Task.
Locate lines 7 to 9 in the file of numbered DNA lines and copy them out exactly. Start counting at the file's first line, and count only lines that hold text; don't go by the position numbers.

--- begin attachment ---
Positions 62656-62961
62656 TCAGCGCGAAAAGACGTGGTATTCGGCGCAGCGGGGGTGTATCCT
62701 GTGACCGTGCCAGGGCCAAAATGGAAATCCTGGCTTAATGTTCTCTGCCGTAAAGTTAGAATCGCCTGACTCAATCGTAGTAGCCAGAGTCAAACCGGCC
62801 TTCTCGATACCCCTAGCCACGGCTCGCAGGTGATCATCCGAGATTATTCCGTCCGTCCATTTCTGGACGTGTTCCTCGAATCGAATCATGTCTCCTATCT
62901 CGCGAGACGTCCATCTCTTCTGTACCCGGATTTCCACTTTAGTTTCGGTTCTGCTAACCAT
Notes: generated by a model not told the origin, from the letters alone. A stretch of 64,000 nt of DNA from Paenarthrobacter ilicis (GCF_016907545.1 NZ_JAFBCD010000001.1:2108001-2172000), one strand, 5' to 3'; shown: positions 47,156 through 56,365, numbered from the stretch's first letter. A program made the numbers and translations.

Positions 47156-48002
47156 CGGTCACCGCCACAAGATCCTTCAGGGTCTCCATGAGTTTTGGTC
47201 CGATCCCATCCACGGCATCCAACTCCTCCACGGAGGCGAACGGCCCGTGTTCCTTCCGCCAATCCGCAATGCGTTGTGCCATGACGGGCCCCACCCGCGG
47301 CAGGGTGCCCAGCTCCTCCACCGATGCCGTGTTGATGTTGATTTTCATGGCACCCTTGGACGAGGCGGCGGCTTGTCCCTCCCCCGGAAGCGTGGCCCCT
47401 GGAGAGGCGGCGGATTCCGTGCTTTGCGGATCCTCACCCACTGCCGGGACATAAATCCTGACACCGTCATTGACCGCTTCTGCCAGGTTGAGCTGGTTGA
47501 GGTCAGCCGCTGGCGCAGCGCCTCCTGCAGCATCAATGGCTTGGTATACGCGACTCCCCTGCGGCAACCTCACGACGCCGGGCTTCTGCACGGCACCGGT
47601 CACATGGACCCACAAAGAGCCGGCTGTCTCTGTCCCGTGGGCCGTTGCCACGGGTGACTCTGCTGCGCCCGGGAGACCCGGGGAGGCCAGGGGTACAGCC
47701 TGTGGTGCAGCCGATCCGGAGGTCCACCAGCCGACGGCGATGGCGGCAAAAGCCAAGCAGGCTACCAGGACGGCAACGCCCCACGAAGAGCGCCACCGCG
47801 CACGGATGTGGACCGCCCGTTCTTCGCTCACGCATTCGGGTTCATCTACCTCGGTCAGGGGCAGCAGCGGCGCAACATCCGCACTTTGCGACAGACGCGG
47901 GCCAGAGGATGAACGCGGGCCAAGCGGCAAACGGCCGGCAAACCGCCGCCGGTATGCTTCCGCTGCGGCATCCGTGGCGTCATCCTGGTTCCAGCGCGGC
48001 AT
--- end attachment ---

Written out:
Positions 47156-48002
47156 CGGTCACCGCCACAAGATCCTTCAGGGTCTCCATGAGTTTTGGTC
47201 CGATCCCATCCACGGCATCCAACTCCTCCACGGAGGCGAACGGCCCGTGTTCCTTCCGCCAATCCGCAATGCGTTGTGCCATGACGGGCCCCACCCGCGG